Update from Tangier, with info about police raids, attempted crossings, the general treatment of refugees and migrants, and UNHCR procedures.
We were told that in the period before we arrived (just before the beginning of Ramadan), there had been a lot of police raids, at least once a week, but not for a few weeks since the beginning of Ramadan.. we joked that maybe the police were trying to be nice during the holy month, or maybe they simply lack the energy to go and raid places when they don´t eat and drink.
On Friday morning 19th July, there was a police raid in the house. Police knocked at the door at 7am, waking everyone up and pushing people outside. Whilst no-one enjoys being woken up at 7 in the morning, for the vast majority of the house who had only gone to sleep at 3am due to the Ramadan mid-night meal, this is a major blow both in terms of sleep deprivation and the fact that they will have to be awake for a full 12 hours until eating again. The police controlled all residents’ passports in the street outside the house. We (the two European activists) were controlled first, and told that we were “free to do whatever we want”, then police controlled the other documents. We were also questioned about why we were living there, who our contact was, how long we’d known him and how we’d met. It was difficult to know whether to refuse comment, as we would in the UK, or if it would be better for everyone in the house if we just took the easy route and co-operated, so we gave sparse answers. Everyone had either their passports or UNHCR refugee determination status papers, but around 10 people were arrested and brought to the police station nevertheless. They came with a big police van as well as two cars, showing they decided to arrest people before they controlled them. There were 10 police officers for a passport control of 30 people who had been controlled and taken to the police station numerous times before, and had been peacefully sleeping. People were made to wait in a big room with the Moroccan police officers for the so-called identity checks, not enough chairs, no food or drink offered, and there was quite a lot of shouting going on between Moroccan police and the migrants. No visitors were allowed (we tried lots of times!). People were released at 2pm (7 hours later), everyone was exhausted and frustrated. This kind of lengthy detainment happens regularly, and not only is it demoralizing, boring and unfair for the migrants but also ruins any chance of holding down a regular job.
People tried to strike several times in the week and a half we were there. The first time they got to the coast but immediately turned back (wasting driver fare but keeping hold of boat) because the king’s visit to Tangier meant there was too much police security to enter the boat. The second time the group was caught on Spanish water and brought back to Morocco. There was illegal behavior from the Moroccan police on the way back, as people were dropped off in groups of 2-3 persons in varying remote places, with the 2 or 3 women kept in the bus until last and told they would only be brought back to Tangier if they slept with the Moroccan policemen. They refused, were beaten and thrown out of the car in the middle of nowhere, had to walk to a nearby town, where luckily they managed to hitch back to Tangier.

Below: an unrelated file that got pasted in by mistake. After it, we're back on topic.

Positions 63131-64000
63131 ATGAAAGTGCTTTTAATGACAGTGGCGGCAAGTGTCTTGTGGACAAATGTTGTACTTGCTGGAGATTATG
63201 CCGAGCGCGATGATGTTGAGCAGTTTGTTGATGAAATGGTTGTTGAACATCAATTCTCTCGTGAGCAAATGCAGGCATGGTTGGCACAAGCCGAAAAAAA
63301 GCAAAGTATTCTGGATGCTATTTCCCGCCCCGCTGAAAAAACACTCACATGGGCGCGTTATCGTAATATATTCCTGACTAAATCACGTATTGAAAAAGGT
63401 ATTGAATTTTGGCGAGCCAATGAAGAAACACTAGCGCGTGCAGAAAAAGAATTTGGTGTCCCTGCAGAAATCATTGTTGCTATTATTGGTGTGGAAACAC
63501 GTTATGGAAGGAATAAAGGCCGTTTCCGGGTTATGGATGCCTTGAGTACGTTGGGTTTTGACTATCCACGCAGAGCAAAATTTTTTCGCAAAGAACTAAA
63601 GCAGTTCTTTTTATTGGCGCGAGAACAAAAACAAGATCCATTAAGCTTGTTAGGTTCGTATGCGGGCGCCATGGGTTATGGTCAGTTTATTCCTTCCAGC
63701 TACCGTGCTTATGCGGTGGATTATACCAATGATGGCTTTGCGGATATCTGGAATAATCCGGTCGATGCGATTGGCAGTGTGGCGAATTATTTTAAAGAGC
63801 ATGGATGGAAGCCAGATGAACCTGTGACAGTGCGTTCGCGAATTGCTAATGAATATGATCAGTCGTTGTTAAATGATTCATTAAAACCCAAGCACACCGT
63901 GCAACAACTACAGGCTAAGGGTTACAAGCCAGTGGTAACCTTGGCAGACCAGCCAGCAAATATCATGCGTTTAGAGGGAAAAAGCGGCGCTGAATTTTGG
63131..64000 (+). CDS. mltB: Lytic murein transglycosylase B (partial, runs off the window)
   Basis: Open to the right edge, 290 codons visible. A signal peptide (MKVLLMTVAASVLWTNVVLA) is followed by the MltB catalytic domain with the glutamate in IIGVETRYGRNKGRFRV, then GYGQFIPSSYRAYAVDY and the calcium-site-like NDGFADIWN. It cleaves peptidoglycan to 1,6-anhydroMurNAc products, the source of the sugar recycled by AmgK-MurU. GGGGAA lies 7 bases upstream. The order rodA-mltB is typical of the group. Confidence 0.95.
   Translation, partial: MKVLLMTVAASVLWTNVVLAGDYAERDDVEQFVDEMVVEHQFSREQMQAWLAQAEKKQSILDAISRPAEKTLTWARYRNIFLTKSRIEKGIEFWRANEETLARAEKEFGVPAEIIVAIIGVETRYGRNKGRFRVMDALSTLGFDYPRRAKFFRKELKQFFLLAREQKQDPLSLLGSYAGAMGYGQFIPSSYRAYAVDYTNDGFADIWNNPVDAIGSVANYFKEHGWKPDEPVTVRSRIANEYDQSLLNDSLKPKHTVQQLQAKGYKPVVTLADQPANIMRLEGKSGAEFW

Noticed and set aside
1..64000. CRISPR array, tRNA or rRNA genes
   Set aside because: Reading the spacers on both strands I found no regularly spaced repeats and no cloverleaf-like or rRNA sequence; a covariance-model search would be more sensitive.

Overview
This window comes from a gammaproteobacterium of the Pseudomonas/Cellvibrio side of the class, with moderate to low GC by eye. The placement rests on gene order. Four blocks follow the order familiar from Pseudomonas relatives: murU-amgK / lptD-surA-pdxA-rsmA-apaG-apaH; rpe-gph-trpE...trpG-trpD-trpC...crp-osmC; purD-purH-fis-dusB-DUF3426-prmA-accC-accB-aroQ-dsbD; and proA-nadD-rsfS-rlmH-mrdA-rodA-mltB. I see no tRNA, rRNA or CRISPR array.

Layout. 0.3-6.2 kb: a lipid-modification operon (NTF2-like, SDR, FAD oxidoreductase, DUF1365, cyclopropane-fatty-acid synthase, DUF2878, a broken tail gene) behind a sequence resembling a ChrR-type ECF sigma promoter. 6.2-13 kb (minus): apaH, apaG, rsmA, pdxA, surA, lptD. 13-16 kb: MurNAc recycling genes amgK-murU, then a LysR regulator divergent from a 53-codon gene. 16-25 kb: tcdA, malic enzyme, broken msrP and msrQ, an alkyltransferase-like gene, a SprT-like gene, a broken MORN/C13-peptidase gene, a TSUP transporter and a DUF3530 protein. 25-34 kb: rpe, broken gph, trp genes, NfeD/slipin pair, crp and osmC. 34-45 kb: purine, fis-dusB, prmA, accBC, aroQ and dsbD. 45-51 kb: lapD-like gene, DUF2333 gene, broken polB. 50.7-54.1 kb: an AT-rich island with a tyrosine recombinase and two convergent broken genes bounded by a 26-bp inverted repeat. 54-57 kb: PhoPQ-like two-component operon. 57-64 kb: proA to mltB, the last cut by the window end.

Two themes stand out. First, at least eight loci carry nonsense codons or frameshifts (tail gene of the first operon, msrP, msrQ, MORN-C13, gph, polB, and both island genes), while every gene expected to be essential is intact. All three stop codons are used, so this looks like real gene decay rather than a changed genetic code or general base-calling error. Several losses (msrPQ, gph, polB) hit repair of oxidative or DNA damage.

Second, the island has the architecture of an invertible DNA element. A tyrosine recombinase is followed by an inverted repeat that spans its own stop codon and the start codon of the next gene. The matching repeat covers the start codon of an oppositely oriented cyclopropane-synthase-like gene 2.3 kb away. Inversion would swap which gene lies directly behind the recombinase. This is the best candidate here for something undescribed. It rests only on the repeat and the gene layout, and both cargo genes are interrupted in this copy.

There were also several successful strikes crossing the Melilla fence whilst we were there: a large group of about 100 Malians got over, whilst an assault by a group of Gambians was less successful. Police repression and violence in the forests near Nador increased afterwards.
We were told when we first arrived that there is a lot of racism towards black people in Tangier, and we experienced it pretty much as soon as we arrived. Within 10 minutes of having arrived at the bus station and having met people from the house we had stones thrown at us by Moroccan teenage boys. Some people don’t want to leave the house because they worry about being hassled, by police and residents of Tangier. The migrants are constantly being told to go to different cities such as Rabat or Casablanca because Tangier should be a place for Arabs and Europeans (tourists), not blacks. We experienced pretty consistent funny looks and abusive comments
Ebrima is STILL waiting for UNHCR refugee card (see update from April) – his next meeting was in Rabat on 24th July. He went, hoping that they wouldn’t cancel again and waste more of his money on transport. Luckily, the interview was not cancelled this time. He was given no information about the interview beforehand, and internet research hoping to find some UNHCR advice was a waste of time, because there are no useful advice documents, apart from very basic information. Procedures seem to differ from country to country between different UNHCR offices. Ebrima had a 30 minute conversation with them, where he was asked about the situation in his home country, and to provide evidence of the danger presented to him as a political refugee, which he managed to do by showing political songs and writing on the No Borders blog which he has written, which criticize the Gambian dictator, an offence which would get him killed if he returned. They seemed to like his commitment, energy and enthusiasm.. Not sure if it will last if they have a proper look at the website! Ebrima is now waiting for the UNHCR to reply with their decision, with no idea how long it will take.